Marketers looking to attract clicks to their sites know that getting content on Google News is a good way to catch consumers’ interests – Crunchbase relays Compete data showing that the site had more than 10 million unique visitors in May 2010. But the clicks that come from Google News are only as good as the content provided, and now Google is taking on a battle with the FTC in defense of the integrity of its news site.

In a recent Google Public Policy blog post, Google addressed the FTC’s concerns about the internet compromising the future of journalism. The FTC is discussing the issue of whether that the web takes the “hot news” away from journalists, while Google suggests some traditional news sources have failed to keep up with the times.

The FTC’s discussion on Potential Policy Recommendations to Support the Reinvention of Journalism indicates that it is considering a policy to “require news aggregators and others to pay for the use of online content, perhaps through the use of copyright licenses” but, as Google points out, “there is no author of [facts.]”

Another discussed issue is whether there should be a consumer electronics tax. Similar legislation has taken effect in the UK, and the Financial Times reports that traffic to The Times online dropped by 58 percent in the weeks following the implementation of a paywall strategy.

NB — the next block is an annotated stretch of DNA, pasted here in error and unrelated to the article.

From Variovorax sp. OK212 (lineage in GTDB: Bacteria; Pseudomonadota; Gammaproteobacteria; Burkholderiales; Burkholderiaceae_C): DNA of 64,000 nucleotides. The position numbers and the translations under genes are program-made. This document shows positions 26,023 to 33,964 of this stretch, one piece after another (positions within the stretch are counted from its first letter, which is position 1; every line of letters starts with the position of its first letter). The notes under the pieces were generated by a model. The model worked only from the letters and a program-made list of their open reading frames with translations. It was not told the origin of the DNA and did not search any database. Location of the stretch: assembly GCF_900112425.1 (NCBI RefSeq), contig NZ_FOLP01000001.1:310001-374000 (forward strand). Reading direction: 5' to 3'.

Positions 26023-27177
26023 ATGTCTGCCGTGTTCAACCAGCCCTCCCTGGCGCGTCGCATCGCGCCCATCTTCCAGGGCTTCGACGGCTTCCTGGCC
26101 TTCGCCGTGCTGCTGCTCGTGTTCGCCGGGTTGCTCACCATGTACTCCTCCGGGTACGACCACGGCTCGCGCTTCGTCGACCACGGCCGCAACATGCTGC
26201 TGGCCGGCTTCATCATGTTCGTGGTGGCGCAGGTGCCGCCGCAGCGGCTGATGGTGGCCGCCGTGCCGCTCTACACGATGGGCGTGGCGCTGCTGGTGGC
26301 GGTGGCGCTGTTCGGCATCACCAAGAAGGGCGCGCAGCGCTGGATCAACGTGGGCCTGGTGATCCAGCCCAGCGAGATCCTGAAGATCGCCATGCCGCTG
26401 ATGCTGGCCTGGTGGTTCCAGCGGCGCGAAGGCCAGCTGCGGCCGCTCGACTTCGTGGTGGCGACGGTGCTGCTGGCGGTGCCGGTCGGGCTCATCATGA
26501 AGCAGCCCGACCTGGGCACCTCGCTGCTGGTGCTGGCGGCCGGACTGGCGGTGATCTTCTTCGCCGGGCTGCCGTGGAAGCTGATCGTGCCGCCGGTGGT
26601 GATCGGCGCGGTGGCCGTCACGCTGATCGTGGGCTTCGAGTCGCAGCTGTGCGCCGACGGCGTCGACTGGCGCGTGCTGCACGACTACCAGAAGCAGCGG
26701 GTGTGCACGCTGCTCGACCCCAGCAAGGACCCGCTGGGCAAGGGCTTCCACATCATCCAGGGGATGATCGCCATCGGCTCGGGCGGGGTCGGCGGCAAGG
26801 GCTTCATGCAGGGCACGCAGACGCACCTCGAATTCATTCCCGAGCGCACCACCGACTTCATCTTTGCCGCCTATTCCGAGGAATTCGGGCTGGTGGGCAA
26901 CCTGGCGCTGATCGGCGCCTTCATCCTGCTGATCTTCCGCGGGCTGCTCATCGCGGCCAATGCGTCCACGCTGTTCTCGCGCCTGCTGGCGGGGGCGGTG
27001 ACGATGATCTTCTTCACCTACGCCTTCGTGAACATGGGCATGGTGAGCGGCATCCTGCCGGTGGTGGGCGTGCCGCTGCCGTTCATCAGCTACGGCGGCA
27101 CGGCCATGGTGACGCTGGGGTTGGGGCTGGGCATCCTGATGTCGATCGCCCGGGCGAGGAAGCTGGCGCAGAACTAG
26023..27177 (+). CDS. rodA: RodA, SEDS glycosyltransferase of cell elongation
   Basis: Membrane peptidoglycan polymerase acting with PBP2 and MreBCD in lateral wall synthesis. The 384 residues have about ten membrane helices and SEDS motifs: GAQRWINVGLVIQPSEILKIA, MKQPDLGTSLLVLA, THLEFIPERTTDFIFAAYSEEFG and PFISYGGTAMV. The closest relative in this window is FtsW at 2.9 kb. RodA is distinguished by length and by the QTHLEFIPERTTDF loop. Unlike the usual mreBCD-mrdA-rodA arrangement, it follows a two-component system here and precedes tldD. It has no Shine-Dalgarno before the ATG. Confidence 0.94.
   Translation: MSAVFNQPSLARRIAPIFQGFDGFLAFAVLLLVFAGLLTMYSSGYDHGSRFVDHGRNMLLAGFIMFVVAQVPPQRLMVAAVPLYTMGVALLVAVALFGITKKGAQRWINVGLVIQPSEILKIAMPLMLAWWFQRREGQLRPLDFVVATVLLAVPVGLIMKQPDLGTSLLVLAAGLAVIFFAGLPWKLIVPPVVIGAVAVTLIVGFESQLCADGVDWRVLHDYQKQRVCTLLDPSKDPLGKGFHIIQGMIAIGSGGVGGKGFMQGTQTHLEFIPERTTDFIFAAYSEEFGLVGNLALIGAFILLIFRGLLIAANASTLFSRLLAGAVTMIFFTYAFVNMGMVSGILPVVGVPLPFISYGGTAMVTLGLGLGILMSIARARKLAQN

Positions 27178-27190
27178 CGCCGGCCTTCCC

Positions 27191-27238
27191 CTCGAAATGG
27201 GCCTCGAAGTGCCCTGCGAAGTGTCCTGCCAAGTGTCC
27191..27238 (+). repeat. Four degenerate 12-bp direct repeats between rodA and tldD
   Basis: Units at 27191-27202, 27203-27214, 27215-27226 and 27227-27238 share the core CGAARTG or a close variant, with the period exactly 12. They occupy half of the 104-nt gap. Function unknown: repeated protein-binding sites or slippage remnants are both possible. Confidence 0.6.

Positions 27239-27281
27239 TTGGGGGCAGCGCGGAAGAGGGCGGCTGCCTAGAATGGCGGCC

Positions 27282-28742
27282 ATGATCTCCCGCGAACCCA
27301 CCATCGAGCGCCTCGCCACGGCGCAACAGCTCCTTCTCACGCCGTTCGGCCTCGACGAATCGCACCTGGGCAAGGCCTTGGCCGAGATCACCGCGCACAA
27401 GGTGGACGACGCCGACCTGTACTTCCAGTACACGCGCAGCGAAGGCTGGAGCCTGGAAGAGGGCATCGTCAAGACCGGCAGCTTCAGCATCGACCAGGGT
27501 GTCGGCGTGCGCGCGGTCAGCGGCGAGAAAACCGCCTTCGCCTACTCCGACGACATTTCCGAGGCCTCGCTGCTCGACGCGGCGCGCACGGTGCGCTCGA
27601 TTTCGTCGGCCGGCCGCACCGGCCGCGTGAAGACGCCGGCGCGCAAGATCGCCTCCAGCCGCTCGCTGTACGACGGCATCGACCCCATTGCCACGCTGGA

In addition to potentially hurting traffic to sites that publish content on news aggregator sites, these proposed FTC measures will likely leave consumers disgruntled. The Organisation for Economic Cooperation and Development reports that 5 percent of all internet visits are related to reading the news, but the Pew Internet & American Life Project reveals that just one in five online readers would pay for online news.

In defense of its site, Google explains that it is not taking profits from any publications. In its official 20-page response to the Federal Trade Commission’s policy discussion, Google News says its content providers and the site itself consider “a realistic assessment of how to make money in a world of abundant competitors and consumer choice.”

Indeed, recent updates to Google News that allow users to specify their news preferences indicate that the site is catering to online readers while also giving companies and other news providers a better chance of finding their niche audiences, which could help them turn profits.

In fact, a number of businesses are seeing profits thanks to quality content posted on news aggregator sites and other web destinations. A recent study from Webvisible shows that nearly half of U.S. small businesses are finding videos and pages bookmarked by consumers are increasing their web conversion rates.

Monitoring the development of these regulations will be worth the time of any marketers who want to use timely content to establish their businesses as credible industry leaders.